This week’s Disability Blog Carnival focuses on the theme, “What Professionals Should Know About Disability” and is hosted over at Ryn Tale’s Book of Days.
If I had a dime for every time a professional predicted an outcome for a child with a disability based on what they “learned from many years in the field,” I’d be a millionaire.
Make that a zillionaire.
I’ve heard the same stories over and over from families: “My (insert professional) said that if I did (whatever it is they’re recommending) then my child would (fail, succeed, you name it) so I better follow their advice or (earthquakes will happen, the world will end.)
No kidding, I would be rich, indeed.
So here’s what I wish professionals knew:
Park Your Bias at the Door
You may feel strongly about a certain course of action, but pushing it isn’t going to help either one of us. It is one thing to share your personal belief system and your knowledge in a way that helps me to expand my own, but it’s another when you steamroll it over me or have an agenda of your own.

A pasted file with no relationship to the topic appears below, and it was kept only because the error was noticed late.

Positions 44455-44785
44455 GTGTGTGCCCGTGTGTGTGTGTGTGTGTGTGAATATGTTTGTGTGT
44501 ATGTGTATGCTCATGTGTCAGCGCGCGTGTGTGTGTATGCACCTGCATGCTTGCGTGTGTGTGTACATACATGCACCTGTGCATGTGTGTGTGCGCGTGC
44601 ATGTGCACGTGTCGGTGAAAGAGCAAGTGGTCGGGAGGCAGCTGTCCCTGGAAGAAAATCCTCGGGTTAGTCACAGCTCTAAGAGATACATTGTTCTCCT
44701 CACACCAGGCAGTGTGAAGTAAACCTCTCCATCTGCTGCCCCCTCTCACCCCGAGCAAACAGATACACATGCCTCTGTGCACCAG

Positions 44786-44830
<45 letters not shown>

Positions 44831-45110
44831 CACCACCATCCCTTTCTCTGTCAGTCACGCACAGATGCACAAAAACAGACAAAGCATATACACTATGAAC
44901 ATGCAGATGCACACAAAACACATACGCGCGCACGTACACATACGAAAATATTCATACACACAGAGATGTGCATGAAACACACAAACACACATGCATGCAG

Expand Your Skills
You may be trained in one direction, but take a look at your profession and see if it can be expanded in other ways. Make sure you have the skills in all areas. I once had a pediatric audiologist tell me, “I don’t have much experience around deaf and hard of hearing adults.” If you’re in the business of working with children, make sure you’re familiar with the adult world they’ll be growing into.
This is My Journey, Not Yours
I do value the input that professionals have given me over the years. What annoys me is when they don’t like the direction my choices are going in and they express their opinion. Keep in mind, this is my life and my journey. Even if your professional opinion differs from mine, have the graciousness to expand your views to respect mine.
Finally, I’d like to share some tips over at Hands & Voices for those who work in early intervention with deaf and hard of hearing babies: